By Xath Cruz
Now that we’re nearing the end of the year, there is one key takeaway from the cloud computing industry: enterprise use has finally arrived. The use of Cloud Computing is no longer hidden from plain sight and IT departments are now very upfront about their company use, resulting in legitimate cloud budgeting taking place. In fact, the latest Forrsights Surveys state that half of all enterprises in North America and Europe are planning to create budgets for cloud related investments in 2013.
This means that cloud usage will finally get real in 2013. It marks the end for all the speculation and the cloudwashing, as corporations and organizations start getting down to the real business of incorporating cloud technology into their formal IT portfolios. Some of the most important predictions about cloud technology in the coming year include:
We have reached the point where we already understand the difference between cloud platforms and conventional virtual infrastructures, therefore we’ll have a much more realistic idea on what fits in the cloud and what doesn’t.
Nowadays, there’s very little value in a mobile app that can’t call out through the Internet to back-end services. These backend services will live in the Cloud, since putting them in your datacenter will live your infrastructure open to an unpredictable flood of traffic.
We’ve already realized that apps should be designed to protect themselves, as building resiliency into an application is now considered best practice, instead of relying on security from the cloud platform.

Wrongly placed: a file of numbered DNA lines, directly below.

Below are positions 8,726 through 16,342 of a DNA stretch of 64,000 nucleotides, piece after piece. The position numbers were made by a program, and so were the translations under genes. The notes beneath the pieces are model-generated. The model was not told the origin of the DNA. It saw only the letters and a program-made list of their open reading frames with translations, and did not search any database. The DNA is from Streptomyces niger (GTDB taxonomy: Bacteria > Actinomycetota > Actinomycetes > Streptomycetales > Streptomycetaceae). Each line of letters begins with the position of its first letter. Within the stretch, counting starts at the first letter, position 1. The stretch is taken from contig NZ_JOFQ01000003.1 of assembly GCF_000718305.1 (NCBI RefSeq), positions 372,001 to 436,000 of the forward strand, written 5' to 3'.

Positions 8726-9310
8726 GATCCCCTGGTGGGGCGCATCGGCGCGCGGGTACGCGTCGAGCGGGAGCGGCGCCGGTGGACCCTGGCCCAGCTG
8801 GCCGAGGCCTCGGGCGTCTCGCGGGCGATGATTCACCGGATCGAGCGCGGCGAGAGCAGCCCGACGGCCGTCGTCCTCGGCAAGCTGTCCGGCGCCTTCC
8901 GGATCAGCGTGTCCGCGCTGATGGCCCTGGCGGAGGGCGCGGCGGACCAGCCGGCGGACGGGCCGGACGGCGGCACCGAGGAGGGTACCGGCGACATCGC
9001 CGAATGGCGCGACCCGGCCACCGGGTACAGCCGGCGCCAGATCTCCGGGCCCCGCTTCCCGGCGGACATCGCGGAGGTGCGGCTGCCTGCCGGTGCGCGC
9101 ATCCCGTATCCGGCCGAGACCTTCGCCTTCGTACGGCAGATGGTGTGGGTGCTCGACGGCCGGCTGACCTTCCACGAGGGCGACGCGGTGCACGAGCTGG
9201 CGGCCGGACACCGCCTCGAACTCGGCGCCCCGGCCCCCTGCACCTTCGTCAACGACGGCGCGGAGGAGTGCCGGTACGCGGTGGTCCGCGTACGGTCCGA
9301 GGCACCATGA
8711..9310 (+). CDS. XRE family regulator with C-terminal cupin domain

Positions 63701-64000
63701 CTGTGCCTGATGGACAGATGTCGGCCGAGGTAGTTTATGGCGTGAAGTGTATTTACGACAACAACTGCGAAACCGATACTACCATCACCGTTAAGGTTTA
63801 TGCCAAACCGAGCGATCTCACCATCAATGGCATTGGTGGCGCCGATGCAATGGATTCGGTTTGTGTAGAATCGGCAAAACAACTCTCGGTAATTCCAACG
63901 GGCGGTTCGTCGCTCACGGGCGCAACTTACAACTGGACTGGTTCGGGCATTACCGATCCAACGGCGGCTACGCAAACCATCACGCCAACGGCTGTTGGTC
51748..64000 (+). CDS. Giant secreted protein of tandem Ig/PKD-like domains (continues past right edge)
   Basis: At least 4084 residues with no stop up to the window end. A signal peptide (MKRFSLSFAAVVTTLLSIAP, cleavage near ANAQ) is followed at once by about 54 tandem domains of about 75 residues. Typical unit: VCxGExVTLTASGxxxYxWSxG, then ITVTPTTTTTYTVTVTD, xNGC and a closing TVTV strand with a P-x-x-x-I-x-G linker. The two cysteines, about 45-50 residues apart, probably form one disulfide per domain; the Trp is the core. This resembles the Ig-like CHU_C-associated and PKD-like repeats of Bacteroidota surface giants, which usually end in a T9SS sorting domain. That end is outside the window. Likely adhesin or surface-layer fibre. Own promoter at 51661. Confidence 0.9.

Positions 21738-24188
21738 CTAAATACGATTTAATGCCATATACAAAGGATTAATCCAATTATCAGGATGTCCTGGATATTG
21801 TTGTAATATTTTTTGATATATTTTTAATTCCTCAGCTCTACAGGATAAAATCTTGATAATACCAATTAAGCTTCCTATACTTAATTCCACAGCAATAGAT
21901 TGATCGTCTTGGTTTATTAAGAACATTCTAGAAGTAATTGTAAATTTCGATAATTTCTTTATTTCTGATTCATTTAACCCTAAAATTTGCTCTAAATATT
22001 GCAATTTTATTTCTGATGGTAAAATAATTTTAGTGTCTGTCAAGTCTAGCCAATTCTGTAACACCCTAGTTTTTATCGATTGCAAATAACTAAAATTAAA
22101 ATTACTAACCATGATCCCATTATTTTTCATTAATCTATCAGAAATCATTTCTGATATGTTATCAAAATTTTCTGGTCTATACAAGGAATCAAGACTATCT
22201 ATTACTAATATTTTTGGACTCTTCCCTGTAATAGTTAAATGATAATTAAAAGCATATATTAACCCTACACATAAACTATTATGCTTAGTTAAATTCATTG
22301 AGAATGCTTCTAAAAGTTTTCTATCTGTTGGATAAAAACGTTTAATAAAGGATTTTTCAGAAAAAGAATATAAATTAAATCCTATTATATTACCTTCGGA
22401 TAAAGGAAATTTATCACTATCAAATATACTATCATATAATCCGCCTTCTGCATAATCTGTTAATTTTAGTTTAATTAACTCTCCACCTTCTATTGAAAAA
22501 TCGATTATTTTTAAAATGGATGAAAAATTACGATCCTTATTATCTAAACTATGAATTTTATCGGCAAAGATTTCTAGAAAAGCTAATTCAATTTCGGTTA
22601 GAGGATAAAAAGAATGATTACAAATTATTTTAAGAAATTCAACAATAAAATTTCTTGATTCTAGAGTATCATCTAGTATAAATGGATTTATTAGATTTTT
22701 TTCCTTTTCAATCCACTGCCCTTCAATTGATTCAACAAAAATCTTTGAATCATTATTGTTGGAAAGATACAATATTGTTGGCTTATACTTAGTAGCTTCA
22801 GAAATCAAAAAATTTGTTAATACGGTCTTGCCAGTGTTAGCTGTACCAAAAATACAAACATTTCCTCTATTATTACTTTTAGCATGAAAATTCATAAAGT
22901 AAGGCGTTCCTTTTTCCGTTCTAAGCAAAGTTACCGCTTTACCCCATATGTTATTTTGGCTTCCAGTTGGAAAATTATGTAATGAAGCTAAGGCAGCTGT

After a couple of years of thinking that the Cloud is a one size fits all cost-saving technology, we have now realized that cloud technology isn’t always cheaper, but rather cheaper with the right use model.
Instead of buying additional resources as disasters happen, organizations will start to prefer cloud computing and its pay per use model as it is more cost efficient and can be deployed much faster during testing or in the event of a disaster. While the cloud won’t replace conventional BCDR resources completely, the speed in which it drives down the cost of storage and computing power will make people question why they ever tried to maintain their own long-term cold storage.
While cloud services are highly automated and standardized, it doesn’t mean it should be considered as a commodity. There are many cloud companies that are supported by top of the line hardware that offers GPUs, SSDs, and others. In the next few years, we may witness the growth of these options as cloud providers start leveraging them in order to meet the needs of the consumers and to get ahead of the competition.
While Amazon’s AWS has become one of the largest and most influential provider of cloud services with its 70% market share, the next year will see the market give way to more competitors that are equally as robust as Amazon’s offering. Microsoft and Google’s offerings, for instance, have already made significant improvements and it is expected that at least 3 Openstack-based clouds will be launched.